Monday, December 8, 2014

VIDEO: Actual space combat should be done by drones

In space, inertia is a bitch. If you were to pilot a starfighter--and really expected to be an effective star warrior, blasting at bad guys--you'd need to move quickly and efficiently through the vacuum. There's just one problem: people aren't made to be whipped around by the jerky motions required to capitalize on the freedom of movement offered in an environment without atmosphere.

The solution? Droids! Or rather, drones. They could be R/C, but really this is the future, and you'd want a leg up on the other guy, so give 'em so A.I. and let them do the work. You'd likely build an armada of smallish fighters to do your dirty work, as this clip from The Universe: Space Wars depicts a swarm of box-shaped pirate fighters attacking a larger vessel.

I remember being really wowed by the ideas presented in this episode back in 2009, and the visual artists did a pretty good job representing the concepts. The action gets going quickly, so here's a bit of a rough lead in around the 34 minute and 13 second mark.

Friday, December 5, 2014

VIDEO: Orion launches new US space era!

NASA's back in the big rocket business! Today they launched the Orion mission's first test flight, which one day will (hopefully) put manned missions on Mars. Here's video of the launch in case you missed it:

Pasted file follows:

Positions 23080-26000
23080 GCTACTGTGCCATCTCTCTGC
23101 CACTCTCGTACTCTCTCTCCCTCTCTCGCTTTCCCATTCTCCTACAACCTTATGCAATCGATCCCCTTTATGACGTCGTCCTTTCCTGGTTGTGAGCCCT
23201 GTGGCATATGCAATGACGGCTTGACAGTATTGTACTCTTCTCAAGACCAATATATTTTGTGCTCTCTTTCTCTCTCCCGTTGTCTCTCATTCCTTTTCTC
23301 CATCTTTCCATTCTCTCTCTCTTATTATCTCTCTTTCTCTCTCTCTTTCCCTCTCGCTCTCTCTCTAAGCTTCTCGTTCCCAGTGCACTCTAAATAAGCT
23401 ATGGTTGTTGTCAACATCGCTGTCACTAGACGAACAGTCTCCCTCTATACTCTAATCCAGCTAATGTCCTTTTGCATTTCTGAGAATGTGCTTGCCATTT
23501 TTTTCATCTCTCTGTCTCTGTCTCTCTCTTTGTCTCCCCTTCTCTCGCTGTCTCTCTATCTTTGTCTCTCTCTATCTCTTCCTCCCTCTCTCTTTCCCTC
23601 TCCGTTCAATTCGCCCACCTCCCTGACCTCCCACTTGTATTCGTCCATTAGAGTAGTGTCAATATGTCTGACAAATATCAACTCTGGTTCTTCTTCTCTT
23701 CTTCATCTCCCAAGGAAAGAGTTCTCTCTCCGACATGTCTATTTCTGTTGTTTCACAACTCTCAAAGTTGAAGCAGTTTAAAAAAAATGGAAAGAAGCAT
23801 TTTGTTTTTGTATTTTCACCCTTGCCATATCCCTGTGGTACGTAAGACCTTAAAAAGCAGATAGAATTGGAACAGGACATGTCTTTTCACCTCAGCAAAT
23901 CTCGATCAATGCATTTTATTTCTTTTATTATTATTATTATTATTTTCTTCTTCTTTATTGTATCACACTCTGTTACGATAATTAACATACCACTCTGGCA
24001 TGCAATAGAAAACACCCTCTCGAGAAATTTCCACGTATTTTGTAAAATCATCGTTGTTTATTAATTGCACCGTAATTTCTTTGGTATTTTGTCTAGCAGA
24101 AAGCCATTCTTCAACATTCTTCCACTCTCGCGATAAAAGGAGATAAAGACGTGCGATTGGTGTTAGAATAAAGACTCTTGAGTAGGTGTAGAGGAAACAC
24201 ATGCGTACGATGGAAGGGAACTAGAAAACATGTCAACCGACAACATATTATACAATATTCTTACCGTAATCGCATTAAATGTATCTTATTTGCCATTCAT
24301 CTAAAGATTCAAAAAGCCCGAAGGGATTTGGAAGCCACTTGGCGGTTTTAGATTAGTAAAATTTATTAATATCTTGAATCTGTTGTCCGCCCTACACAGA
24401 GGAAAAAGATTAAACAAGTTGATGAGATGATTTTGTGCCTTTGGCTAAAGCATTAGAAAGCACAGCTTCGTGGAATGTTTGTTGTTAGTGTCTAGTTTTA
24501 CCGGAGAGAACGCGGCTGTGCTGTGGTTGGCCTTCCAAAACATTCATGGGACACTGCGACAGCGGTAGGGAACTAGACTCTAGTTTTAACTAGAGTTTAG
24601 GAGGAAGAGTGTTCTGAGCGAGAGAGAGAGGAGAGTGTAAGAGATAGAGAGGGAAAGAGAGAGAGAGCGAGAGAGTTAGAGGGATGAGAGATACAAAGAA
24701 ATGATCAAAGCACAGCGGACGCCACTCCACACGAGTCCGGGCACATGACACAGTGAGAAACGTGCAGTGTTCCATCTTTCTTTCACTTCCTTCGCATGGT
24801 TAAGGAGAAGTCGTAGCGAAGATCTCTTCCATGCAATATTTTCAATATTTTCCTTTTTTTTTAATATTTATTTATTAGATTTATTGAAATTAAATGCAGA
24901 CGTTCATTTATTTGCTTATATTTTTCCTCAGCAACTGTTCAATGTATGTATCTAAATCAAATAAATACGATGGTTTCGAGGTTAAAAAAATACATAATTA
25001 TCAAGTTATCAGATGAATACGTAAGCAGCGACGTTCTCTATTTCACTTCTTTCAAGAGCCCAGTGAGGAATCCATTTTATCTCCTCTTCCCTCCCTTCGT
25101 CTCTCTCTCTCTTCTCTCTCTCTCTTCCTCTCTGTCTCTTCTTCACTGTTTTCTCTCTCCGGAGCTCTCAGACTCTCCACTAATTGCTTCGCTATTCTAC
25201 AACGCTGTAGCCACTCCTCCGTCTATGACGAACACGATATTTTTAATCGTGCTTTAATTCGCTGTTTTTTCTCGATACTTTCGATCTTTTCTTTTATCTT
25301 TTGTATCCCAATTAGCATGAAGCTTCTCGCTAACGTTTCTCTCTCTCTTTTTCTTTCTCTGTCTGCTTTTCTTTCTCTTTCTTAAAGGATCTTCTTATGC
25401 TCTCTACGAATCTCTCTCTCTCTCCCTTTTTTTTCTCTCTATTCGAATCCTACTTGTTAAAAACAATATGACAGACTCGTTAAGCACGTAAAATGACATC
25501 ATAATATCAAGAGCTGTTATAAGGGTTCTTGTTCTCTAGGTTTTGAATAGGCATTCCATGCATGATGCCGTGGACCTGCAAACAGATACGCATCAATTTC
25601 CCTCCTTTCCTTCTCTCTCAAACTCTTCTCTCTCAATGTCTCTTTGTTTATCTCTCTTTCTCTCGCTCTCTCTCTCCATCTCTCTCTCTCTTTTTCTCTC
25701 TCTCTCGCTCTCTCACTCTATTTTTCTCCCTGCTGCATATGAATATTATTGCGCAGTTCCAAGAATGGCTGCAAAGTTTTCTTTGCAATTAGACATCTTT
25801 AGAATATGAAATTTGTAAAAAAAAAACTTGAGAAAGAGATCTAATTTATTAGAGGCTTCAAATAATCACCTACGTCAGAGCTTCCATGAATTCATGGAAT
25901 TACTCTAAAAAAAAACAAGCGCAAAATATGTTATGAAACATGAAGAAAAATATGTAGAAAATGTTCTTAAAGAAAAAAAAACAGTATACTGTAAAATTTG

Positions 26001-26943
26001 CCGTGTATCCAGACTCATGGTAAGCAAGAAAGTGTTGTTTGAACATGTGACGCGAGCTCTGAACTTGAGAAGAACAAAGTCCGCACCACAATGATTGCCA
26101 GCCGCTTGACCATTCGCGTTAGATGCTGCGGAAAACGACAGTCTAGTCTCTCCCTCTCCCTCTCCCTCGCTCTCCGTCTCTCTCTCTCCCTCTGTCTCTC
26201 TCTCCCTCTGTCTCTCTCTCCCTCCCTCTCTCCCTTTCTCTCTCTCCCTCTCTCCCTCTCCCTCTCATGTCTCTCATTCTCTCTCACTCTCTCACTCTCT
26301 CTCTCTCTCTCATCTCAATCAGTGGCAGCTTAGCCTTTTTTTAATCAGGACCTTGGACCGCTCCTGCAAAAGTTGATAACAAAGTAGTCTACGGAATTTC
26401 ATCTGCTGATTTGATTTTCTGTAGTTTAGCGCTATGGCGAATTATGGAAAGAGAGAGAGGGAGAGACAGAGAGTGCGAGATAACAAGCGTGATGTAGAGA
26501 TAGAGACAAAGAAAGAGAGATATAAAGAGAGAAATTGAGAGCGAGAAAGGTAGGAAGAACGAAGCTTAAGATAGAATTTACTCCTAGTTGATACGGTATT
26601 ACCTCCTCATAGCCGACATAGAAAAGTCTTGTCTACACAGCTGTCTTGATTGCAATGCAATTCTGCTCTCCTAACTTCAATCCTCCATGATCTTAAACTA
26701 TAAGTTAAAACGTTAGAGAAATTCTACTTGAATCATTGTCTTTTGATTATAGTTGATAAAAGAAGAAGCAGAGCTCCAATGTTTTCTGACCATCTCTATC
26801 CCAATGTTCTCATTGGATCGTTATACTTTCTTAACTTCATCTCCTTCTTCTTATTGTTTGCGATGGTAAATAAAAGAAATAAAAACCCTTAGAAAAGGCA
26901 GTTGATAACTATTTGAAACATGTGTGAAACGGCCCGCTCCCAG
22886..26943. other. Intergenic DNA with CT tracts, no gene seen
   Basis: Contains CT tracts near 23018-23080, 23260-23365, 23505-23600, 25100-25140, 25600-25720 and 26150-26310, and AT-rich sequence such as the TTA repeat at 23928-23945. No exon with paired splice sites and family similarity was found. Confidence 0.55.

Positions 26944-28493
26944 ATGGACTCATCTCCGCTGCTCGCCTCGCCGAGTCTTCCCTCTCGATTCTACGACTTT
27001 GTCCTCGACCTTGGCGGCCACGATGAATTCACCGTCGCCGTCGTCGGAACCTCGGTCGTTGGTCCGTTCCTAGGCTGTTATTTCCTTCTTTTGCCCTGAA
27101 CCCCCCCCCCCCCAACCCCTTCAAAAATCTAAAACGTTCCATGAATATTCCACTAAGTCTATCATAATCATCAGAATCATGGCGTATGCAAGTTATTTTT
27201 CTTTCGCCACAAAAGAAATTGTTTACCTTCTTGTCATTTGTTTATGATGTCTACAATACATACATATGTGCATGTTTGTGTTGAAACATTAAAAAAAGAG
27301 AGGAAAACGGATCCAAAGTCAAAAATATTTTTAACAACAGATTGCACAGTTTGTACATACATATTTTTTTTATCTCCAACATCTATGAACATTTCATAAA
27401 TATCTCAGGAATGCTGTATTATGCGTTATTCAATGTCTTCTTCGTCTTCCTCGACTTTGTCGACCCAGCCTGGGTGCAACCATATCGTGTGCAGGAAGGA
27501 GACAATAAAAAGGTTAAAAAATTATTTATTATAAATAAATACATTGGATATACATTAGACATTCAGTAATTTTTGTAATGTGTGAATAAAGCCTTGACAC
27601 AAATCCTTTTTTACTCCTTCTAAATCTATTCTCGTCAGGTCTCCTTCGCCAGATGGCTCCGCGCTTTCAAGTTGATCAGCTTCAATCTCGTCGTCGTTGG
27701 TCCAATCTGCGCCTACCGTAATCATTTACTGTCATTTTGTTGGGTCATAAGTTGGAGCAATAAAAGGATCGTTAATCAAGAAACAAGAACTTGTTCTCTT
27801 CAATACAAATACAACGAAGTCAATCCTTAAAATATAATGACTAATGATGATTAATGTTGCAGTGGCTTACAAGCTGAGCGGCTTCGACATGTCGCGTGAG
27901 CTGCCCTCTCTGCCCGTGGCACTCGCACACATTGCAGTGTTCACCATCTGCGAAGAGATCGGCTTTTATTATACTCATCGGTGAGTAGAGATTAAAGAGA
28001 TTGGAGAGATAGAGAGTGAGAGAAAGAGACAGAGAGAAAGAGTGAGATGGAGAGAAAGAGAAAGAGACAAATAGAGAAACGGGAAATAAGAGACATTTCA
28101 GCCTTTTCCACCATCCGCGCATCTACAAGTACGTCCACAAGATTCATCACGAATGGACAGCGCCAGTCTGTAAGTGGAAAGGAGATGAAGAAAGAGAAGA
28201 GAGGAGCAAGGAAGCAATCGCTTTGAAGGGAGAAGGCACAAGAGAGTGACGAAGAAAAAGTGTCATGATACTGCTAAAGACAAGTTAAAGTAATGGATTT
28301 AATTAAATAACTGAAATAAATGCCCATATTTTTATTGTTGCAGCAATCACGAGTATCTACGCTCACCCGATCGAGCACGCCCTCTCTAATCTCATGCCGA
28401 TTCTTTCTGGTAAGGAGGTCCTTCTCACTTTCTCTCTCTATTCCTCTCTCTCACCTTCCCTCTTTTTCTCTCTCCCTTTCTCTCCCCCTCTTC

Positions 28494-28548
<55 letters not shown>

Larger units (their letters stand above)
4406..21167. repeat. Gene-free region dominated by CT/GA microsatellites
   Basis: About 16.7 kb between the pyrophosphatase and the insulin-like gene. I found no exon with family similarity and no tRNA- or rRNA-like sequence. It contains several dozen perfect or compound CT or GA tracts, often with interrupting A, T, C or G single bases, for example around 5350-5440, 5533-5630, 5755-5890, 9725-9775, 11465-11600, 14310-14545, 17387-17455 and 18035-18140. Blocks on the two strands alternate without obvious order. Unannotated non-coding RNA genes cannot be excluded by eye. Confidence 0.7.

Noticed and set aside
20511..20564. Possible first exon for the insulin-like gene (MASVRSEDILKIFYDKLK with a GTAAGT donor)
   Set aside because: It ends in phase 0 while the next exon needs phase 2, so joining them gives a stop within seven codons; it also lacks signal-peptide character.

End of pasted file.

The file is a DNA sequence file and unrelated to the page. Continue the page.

Here's a nice infographic on the scale of the rocket, including comparison to the Apollo mission's once ubiquitous Saturn V (click to enlarge):

Orion uses the two-stage Delta IV rocket system for hoisting payloads into orbit (and beyond). Here's some specs taken right from NASA's data page:
Delta IV Heavy with extra rocket boosters

Main Engine
Design simplicity, demonstrated capability and cost-efficiency define the RS-68A, the main engine for the Delta IV. Designed and manufactured by Pratt & Whitney Rocketdyne, the throttleable RS-68A engine is the largest existing hydrogen-burning engine. Conceived using a simplified design approach, the resulting engine requires 80 percent fewer parts than the Space Shuttle main engine, is lower risk, has reduced development and production costs and has inherently reliable operation.

Nominal Thrust (sea level): 702,000 lbs
Specific Impulse (sea level): 362 seconds
Length: 204 in
Weight: 14,876 lbs
Fuel/Oxidizer: Liquid Hydrogen/Liquid Oxygen

Solid Rocket Motors